“What a strange illusion is to suppose that beauty is goodness,” wrote Leo Tolstoy in Anna Karenina. He goes on: “A beautiful woman utters absurdities. We listen and we hear not the absurdities, but wise thoughts.” For centuries, beauty has indeed followed humanity and its need for a binary order of the world. Assigning goodness to the visibly beautiful is a way to recognise and tame the desirable unknown, and to avoid and combat its counterpart: beauty is a revelation of the divine, purity made flesh, while ugliness stands as a mark of evil. If notions of beauty and ugliness are relative to particular eras and follow an evolution of aesthetic taste and judgement, what seems to be absolute is this calibration of both to morality.
In his treatise On Ugliness, Umberto Eco speaks of the “autonomy of ugliness,” its quality of drifting from being a simple negation of beauty: ugliness is the absence of beauty, but this void is filled with more complex elements, that move past the expected “appreciation – disregard” binary. When beauty generates reactions of “disinterested appreciation,” ugliness sets in motion a wider range of responses – disgust, repulsion, horror, fear.
In Twilight of the Idols, Friedrich Nietzsche considers the norm of perfection and finds that “man posits himself” to be this referent of utmost beauty; engaging with the beautiful and the ugly will be, in this sense, a constant affirmation of a desirable self, and a necessary rejection of any failure of this desirability: “Ugliness is seen as a sign and a symptom of degeneration. Every suggestion of exhaustion, heaviness, senility, fatigue, any sort of lack of freedom … all this provokes an identical reaction, the value judgement 'ugly…' What does man hate? There is no doubt about this: he hates the twilight of his own type.”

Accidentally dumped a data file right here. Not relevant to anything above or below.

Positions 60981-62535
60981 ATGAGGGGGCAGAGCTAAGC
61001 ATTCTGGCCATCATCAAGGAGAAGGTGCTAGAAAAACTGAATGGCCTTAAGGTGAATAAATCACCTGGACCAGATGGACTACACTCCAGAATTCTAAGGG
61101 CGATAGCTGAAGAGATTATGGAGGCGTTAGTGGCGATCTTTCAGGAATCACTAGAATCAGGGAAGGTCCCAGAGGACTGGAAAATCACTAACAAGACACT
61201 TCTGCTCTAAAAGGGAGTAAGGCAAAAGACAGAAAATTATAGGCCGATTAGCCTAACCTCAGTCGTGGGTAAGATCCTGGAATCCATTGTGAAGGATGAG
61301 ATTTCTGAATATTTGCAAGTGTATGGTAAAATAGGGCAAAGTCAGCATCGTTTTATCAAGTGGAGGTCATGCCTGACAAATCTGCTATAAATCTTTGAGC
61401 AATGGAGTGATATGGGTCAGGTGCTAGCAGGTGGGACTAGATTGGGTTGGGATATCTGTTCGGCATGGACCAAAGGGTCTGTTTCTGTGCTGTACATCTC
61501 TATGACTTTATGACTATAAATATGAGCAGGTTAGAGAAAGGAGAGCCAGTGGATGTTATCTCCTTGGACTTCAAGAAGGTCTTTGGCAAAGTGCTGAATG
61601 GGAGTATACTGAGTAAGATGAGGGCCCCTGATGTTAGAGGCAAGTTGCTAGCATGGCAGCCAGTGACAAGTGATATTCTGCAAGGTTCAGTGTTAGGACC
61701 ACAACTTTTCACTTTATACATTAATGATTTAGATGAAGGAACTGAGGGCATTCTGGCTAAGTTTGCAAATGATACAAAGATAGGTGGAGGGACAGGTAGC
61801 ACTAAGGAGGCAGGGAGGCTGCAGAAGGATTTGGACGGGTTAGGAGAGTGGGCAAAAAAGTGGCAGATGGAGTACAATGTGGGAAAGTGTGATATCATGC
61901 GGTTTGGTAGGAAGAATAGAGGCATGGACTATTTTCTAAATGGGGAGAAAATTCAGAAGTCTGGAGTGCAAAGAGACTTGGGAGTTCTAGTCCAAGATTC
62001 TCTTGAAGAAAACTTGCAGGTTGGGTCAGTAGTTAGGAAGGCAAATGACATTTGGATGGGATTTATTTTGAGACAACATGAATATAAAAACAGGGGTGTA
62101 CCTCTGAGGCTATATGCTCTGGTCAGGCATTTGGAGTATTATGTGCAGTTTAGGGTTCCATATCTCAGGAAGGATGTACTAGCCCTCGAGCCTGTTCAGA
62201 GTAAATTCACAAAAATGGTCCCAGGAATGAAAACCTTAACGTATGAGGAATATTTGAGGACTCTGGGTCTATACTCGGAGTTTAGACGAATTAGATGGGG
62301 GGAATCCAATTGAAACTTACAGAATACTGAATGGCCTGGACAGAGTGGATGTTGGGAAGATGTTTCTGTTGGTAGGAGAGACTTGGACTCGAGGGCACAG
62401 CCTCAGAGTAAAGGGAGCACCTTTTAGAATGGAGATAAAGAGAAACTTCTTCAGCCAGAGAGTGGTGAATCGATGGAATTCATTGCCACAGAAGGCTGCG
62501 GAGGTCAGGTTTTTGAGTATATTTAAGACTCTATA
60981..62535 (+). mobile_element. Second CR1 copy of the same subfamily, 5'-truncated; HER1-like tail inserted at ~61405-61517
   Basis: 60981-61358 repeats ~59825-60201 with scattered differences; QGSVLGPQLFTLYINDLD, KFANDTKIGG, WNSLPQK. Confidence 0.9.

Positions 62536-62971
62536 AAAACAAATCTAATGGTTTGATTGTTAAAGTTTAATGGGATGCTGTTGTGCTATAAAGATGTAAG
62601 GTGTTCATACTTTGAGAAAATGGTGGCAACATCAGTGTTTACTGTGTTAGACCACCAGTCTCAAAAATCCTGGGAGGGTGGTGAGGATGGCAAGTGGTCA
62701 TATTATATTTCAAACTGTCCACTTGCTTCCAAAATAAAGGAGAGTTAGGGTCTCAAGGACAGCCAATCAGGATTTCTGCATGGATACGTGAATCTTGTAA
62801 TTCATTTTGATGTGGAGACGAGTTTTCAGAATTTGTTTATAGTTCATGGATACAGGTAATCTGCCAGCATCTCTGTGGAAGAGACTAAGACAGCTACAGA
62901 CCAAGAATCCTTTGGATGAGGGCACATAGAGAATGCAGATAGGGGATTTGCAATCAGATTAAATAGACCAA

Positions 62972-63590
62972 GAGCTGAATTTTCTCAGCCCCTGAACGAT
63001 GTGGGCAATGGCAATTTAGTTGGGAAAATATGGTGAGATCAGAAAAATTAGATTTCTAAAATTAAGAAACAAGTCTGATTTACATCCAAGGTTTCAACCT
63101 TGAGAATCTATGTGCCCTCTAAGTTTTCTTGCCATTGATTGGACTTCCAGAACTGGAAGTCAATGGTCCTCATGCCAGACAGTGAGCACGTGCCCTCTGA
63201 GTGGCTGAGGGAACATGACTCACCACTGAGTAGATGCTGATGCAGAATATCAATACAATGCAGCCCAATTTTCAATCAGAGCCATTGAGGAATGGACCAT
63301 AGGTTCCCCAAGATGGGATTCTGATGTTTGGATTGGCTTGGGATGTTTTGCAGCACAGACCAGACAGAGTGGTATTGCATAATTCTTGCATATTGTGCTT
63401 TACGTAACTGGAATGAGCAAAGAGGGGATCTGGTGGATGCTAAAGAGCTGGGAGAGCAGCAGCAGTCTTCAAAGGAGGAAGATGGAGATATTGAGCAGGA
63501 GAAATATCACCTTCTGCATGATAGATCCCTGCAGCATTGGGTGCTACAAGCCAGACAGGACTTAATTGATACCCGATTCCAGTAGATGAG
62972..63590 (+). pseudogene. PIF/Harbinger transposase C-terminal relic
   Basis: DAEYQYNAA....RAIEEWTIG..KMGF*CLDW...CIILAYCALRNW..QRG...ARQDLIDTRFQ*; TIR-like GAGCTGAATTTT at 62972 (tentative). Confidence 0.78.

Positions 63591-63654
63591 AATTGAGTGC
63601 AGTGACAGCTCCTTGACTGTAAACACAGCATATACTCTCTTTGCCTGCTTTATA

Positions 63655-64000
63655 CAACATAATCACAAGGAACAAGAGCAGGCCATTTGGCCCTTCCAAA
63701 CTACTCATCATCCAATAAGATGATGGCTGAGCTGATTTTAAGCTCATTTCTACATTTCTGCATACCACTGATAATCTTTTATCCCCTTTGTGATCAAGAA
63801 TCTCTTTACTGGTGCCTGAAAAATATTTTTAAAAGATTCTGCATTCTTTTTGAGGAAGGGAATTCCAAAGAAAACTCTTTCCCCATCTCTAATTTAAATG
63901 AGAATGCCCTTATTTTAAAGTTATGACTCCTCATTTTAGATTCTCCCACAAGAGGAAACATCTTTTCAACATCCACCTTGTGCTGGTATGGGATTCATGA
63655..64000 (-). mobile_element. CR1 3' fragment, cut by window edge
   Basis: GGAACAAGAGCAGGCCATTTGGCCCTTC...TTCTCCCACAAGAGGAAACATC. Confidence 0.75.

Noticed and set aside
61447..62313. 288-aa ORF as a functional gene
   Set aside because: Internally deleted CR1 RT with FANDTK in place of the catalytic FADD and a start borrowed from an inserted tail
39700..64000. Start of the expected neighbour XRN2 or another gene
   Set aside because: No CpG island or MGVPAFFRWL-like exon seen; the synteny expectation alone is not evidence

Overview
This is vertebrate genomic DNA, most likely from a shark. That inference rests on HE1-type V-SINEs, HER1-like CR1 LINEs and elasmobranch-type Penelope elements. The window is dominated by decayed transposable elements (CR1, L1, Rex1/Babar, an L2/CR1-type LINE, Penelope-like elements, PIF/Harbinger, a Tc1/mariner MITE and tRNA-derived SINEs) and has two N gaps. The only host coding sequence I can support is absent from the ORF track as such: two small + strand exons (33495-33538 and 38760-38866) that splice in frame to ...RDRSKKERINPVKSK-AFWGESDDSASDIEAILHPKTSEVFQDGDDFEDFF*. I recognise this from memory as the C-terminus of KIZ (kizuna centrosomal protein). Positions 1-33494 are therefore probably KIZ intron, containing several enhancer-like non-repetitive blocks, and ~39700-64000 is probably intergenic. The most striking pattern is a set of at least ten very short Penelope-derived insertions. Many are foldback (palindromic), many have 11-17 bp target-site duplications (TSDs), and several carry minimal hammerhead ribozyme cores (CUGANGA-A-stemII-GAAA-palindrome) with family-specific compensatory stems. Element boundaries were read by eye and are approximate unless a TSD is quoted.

Although seemingly modelled on a human scale, this mode of operating ugliness does not account for what we have come to know as universally human: decay, collapse, disease, and death. Rejecting the ugly in encounters with these manifestations of human frailty starts, in fact, with the uncanny recognition of their unavoidability. Many of the intellectual and artistic movements of the twentieth century fully engaged with this dichotomy, leading an anarchy of taste meant to redeem the repugnant, the unbearable, to bring destruction, waste, and decay in the forefront, thus, as Theodor Adorno writes, “to denounce, through ugliness, the world that creates it and reproduces it in its own likeness.” Art might have been successful here to call out power and destabilise its claim over aesthetic categories. This new model of beauty that avant-garde established lends its legacy to contemporary art and creative production, with artists declaring the opposition between ugliness and beauty without value, and clearing a limitless space for the surprising coexistence of ancient understandings of physical beauty and various forms of monstrosity and so-called deviance.
In this setting, the hegemony of the aesthetically pleasant in ascribing desirability and normativity might come to an end; its moral extensions, manifested in conventional pairings can be challenged, but do we have political and social structures that can successfully do this? Current political discourse incorporates ideological content of the past; pathologies of the unlikable are still at work: they criminalise addiction, delegitimise poverty, homelessness, and unemployment, expel the diseased, and objectify the foreign. This zone of social marginality is clearly produced by turning rejection – of the unwanted, the repugnant – into a socio-political act, seemingly made legitimate by its successful containment and control of ugliness. What a strange illusion!
Words: Elena Stanciu